WebGL Simple Lighting Tutorial

Easiest Method

Simple Lighting Example Introduction Vertex Shader Fragment Shader Summary

Introduction

This tutorial explains how to prepare very simple WebGL Lighting. In this example shaders apply lighting based on the X and Y vertex coordinates. This lesson covers the vertex and fragment shaders for the WebGL Simple Lighting on a Sphere example.

A number of initialization details were left out, to focus on the main topic. Most WebGL projects initialize as described in the WebGL e-book series. However information in this tutorial should apply to other WebGL projects, such as those that use Unity or three.js, as well.

The free WebGL Earth Model & Texture, outlines array organization for each model including the sphere in this example.

The Vertex Shader

The vertex shader calculates values of light and dark based on X and Y vertex coordinates. The varyings v_light and v_dark then pass those calculations to the fragment shader. The following listing includes the entire vertex shader.

attribute vec4 a_position;   
attribute vec2 a_tex_coord0;
varying vec2 v_tex_coord0;
varying float v_light;
varying float v_dark;
           
uniform mat4 um4_matrix;
uniform mat4 um4_pmatrix;    
      
void main(void) {

// Multiply the current vertex
// by the transformation and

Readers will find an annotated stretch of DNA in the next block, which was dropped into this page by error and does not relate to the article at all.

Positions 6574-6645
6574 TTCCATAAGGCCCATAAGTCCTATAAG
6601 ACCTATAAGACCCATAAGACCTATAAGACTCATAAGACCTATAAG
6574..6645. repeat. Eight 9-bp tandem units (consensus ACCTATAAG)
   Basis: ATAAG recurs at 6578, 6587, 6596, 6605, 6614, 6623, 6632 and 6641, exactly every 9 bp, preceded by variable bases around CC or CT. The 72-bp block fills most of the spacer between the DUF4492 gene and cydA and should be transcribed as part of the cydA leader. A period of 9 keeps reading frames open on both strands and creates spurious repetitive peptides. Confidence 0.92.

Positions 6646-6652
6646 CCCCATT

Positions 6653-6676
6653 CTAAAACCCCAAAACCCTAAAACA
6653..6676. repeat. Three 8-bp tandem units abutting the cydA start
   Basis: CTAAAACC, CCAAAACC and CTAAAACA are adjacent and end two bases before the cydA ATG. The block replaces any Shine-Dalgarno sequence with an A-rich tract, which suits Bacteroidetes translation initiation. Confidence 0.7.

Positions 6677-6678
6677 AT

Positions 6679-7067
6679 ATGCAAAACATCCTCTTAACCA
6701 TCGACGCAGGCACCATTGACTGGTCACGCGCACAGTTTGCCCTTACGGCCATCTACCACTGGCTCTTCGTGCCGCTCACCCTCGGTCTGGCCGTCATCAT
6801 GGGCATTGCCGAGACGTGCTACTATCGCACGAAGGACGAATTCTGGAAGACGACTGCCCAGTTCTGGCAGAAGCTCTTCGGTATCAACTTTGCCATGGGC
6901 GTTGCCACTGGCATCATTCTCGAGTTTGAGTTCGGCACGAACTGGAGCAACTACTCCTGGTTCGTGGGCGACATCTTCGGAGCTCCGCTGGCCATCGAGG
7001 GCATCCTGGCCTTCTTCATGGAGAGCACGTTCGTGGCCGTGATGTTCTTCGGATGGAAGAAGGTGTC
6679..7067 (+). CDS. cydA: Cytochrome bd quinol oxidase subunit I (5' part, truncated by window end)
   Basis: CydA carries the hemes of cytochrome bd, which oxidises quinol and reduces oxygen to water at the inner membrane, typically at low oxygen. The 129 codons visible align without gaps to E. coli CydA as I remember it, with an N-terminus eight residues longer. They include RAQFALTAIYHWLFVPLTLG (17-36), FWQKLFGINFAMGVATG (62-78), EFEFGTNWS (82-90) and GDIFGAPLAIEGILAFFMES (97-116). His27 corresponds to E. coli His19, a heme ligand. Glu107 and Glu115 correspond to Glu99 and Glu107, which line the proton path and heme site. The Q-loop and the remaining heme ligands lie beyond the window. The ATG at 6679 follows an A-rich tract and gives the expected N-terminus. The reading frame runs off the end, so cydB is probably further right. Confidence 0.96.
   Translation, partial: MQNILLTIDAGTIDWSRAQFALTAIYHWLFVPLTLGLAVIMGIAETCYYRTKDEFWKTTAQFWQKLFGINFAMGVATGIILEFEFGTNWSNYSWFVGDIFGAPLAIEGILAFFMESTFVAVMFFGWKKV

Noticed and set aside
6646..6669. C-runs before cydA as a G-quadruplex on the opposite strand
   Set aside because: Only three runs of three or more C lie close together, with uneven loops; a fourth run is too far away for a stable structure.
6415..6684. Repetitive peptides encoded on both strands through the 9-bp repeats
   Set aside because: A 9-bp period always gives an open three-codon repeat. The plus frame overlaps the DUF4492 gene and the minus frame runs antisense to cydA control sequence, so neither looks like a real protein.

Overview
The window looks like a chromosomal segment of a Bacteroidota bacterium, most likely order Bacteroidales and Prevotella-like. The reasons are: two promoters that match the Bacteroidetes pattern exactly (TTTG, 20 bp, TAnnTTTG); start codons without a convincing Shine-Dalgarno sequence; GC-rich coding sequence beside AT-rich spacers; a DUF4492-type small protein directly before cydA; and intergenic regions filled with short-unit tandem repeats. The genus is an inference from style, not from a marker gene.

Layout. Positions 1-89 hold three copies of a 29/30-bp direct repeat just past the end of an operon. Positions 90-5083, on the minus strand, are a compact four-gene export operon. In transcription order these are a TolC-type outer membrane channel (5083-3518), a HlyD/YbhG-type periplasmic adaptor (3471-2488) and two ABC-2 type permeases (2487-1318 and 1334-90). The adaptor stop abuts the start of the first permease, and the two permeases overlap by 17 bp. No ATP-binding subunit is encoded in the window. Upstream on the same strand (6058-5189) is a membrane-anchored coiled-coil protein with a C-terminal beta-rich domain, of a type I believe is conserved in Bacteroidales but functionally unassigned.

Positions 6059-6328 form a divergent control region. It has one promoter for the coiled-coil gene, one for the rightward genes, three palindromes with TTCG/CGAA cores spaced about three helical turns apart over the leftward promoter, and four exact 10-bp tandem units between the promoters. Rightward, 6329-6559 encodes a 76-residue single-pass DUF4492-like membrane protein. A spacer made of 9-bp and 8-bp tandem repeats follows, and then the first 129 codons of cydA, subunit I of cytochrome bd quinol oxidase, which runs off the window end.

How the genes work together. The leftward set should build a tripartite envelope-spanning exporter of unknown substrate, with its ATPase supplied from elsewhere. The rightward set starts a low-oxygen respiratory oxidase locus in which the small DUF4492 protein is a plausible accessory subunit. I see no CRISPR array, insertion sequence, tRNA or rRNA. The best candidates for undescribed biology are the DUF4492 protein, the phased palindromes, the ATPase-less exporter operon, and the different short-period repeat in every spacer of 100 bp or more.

// perspective projection
// matrices.
vec4 v4_position = um4_pmatrix * um4_matrix * a_position;  

// Output the modified
// vertex position
gl_Position = v4_position; 

// Calculate lighting based
// on both X and Y coordinates.
v_light = 1.0 - (v4_position.y + 1.0) * 0.2;
v_light *= 1.0 - (v4_position.x + 1.0) * 0.2;

// Calculate dark based
// on just the X coordinate.
v_dark = (v4_position.x + 1.0) * 0.3;
  
// Map the current vertex position in gl_Position
// to the current texel.
v_tex_coord0 = a_tex_coord0;      
}

The Fragment Shader

The fragment shader simply subtracts from each color channel, the dark value received through varying v_dark. The shader uses the light value passed through varying v_light as the alpha value. For more detailed shader lighting information please see the Point Light Tutorial. The following listing includes the entire fragment shader.

precision mediump float;
uniform sampler2D u_sampler0;

varying vec2 v_tex_coord0;
varying float v_light;
varying float v_dark;

void main(void) {

vec4 color0 = texture2D(
 u_sampler0, 
 v_tex_coord0
);

// Reduce red, green,
// and blue channels,
// by the dark value.
// Apply the light
// as alpha.
gl_FragColor = vec4(
 color0.r-v_dark,
 color0.g-v_dark,
 color0.b-v_dark, 
 v_light
); 
}

WebGL Sphere Preparation

The sphere was created in 3ds Max, exported as a Collada DAE file, then translated with JavaScript for use with WebGL. The JavaScript converter slows down with large numbers of vertices. Therefore the sphere, in this example, is modeled with just sixteen segments. The Glowing Earth example loads a smoother sphere converted with the free WebGL Translator.

Summary

This tutorial explained how to prepare very simple WebGL Lighting. In this example shaders apply lighting based on X and Y vertex coordinates. This lesson covered the vertex and fragment shaders for the WebGL Simple Lighting on a Sphere example.

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